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Updated: Facebook wanted journalists to sign non-disclosures before news conference
Facebook is apparently pretty concerned about privacy – especially its own.
After announcing that Facebook and the State Attorney General’s office would announce a “joint legal strategy" this morning, the AG’s office followed up with an email requiring journos sign a non-disclosure agreement.
The email was sent to all journalists invited to the press conference at Facebook's Seattle office involving company officials and Washington State Attorney General Rob McKenna.
Dan Sytman, the AG’s Deputy Communications Director, wrote in an email sent out to news agencies at 8:10 a.m.:
“Facebook asked me to pass this on to you. They require it of all visitors to their facilities. It only applies to things that you might accidentally stumble upon while you are there and covers nothing discussed during our news conference. Please either bring a signed copy or be ready to sign upon arrival.”
Somehow inviting a pack of journalists to a press conference and then telling them they have to wear blinders and not talk about anything they might see in a side office, overhear from a water-cooler conversation or perhaps a yelled statement revealing an intellectual property secret, seemed like a bad PR move.
And apparently someone in the AG’s office felt the same way.
Two hours after the first email and apparently after some in-house discussion, Sarah Lane, the AG’s Director of New Media sent an email stating:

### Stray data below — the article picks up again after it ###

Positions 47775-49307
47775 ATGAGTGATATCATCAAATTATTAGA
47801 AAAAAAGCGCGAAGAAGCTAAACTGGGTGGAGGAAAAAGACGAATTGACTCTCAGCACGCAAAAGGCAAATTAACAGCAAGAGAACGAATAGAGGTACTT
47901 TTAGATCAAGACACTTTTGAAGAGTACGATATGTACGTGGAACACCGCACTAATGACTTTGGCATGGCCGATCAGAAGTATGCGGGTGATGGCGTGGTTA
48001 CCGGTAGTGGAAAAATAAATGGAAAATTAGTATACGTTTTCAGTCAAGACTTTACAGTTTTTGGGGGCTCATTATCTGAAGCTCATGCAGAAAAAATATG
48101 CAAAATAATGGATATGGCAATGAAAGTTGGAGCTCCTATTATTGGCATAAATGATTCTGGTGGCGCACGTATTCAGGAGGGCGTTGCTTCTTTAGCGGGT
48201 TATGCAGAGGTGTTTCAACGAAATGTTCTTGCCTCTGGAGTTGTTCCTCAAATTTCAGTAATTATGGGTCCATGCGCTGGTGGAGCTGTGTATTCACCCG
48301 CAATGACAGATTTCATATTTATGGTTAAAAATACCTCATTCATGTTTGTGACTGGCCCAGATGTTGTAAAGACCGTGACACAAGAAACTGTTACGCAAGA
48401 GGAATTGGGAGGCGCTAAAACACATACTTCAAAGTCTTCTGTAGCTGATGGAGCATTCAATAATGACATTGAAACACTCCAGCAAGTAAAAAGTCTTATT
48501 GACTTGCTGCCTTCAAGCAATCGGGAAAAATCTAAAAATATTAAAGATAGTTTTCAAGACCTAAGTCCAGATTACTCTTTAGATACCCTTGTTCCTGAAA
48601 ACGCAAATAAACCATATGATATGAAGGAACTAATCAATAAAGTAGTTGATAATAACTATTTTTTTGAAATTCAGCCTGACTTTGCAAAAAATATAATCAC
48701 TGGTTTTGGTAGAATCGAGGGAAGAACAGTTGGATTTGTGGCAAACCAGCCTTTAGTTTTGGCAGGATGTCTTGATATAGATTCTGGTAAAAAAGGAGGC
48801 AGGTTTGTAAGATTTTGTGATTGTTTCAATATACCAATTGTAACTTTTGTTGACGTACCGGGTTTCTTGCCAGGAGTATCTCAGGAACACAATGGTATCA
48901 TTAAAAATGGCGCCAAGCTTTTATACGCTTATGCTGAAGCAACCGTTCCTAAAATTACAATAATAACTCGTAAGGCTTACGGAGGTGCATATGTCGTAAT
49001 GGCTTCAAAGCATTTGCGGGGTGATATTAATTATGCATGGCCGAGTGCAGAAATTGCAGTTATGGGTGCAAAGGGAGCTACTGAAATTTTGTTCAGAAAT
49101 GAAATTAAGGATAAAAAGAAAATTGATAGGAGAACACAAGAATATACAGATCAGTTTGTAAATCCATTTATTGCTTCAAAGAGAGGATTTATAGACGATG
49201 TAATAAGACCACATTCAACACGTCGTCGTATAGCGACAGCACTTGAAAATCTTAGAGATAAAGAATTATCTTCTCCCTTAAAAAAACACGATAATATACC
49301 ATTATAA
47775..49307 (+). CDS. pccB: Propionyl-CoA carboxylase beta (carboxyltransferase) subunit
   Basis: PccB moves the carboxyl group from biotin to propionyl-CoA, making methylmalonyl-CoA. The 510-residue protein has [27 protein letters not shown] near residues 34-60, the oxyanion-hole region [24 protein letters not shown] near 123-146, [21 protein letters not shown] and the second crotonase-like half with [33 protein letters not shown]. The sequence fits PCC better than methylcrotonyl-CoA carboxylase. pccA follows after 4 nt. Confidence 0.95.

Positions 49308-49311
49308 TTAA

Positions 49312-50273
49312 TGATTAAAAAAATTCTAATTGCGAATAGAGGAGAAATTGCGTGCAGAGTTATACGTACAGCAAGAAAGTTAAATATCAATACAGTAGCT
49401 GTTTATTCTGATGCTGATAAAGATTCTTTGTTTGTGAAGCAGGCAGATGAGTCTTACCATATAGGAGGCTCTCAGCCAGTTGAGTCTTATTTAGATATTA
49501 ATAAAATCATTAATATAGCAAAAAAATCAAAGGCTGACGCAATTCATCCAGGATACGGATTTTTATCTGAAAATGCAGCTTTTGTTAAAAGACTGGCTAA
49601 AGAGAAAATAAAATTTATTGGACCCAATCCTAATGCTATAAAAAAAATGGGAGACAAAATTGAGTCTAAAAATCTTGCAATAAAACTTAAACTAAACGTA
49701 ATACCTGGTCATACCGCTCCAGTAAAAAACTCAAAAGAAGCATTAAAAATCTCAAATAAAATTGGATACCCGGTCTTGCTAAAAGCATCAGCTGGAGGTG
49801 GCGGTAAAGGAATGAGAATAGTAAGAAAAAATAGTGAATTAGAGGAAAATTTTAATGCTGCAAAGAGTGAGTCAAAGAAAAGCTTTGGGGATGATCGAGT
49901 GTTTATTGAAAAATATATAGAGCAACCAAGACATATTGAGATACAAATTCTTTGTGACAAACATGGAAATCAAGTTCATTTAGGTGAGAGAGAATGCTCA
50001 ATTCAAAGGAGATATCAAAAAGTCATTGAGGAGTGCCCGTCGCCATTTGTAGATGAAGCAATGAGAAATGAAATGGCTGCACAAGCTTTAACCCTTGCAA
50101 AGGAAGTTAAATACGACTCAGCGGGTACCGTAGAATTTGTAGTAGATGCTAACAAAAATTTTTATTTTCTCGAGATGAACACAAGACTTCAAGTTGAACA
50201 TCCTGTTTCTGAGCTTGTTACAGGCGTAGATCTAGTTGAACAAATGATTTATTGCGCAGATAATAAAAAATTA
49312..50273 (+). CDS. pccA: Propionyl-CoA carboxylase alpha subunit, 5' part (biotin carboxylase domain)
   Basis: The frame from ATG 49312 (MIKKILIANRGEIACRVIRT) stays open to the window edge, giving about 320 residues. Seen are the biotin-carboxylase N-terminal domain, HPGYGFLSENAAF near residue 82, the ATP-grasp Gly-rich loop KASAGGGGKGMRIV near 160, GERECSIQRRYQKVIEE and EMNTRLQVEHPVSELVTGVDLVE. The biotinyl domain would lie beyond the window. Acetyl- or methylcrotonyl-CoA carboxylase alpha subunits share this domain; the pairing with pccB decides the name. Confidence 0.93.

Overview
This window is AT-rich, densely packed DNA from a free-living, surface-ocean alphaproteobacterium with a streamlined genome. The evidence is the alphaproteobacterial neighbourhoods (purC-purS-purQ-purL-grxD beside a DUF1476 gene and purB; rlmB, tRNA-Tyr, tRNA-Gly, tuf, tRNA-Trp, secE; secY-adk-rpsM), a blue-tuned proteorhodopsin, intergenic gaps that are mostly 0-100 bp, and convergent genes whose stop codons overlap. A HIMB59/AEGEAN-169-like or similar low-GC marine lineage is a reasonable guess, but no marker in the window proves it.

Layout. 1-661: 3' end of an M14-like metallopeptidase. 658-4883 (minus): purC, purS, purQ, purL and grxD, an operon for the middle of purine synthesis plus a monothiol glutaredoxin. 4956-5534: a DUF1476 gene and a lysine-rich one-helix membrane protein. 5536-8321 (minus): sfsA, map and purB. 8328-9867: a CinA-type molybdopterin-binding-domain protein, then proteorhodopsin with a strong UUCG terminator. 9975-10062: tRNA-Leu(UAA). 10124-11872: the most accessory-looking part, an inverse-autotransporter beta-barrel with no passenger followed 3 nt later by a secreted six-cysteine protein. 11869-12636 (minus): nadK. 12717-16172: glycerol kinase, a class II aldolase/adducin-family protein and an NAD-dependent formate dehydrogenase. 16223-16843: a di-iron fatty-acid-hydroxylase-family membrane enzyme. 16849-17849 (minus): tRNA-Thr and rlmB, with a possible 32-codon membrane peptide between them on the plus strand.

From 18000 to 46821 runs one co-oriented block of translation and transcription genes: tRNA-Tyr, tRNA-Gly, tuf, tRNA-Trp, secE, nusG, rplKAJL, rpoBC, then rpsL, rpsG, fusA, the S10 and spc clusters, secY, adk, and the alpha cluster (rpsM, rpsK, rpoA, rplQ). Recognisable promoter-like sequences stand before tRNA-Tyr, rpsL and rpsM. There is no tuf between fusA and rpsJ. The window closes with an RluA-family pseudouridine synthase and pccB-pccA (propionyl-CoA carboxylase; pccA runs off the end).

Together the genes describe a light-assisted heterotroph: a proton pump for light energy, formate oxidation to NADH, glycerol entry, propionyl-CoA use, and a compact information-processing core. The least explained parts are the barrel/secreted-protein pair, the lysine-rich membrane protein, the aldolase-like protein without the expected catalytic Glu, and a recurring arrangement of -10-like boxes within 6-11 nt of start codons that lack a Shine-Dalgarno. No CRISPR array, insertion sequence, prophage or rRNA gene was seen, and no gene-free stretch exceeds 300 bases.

“I’m writing on behalf of Dan Sytman. You may disregard the nondisclosure agreement that we sent earlier.”
We’ll report shortly on the substance of the press release … and whatever else we might have seen!
Update: We didn't see anything. Our reporter said they let her and the others in the front door and the press conference was directly on their right. Other than that, nothing to see, she said. No diagrams outlining Facebook's future growth plans, no employees ... just the officials.
McKenna and Facebook have filed two federal lawsuits against Adscend Media to combat what they called a clicking spam plaguing the social network site.
In this spam, links on Facebook promising shocking or salacious videos have embedded in them code that spreads the link to the user's page, making it seem like the user "liked" the link, with the aim of attracting more clicks.
Craig Clark is Facebook’s lead litigation counsel. He says Adscend works with a network of affiliate spammers to pull off what is estimated to be a $20 million a year business.
“We can and do play whack-a-mole with individual spammers; we sue them we go after them, we stop them. We want to also efficiently target the head of the snake where we can, where it’s possible. The objective is to stop the flow of money that encourages the spam in the first place, and disrupting the ecosystem. Not just on Facebook, but across the Web.”
Gist of the non-disclosure
“You may become aware of non-public information related to Facebook and its products, services, programs, features, data, techniques, technology, code, ideas, inventions, research, testing, methods, procedures, know-how, trade secrets, business and financial information and other activities through disclosure, observation or otherwise in the course of your visit … All Facebook Confidential Information remains the property of Facebook. You agree not to disclose any Facebook Confidential Information to any third party, and to take all reasonable precautions to prevent its unauthorized dissemination …”
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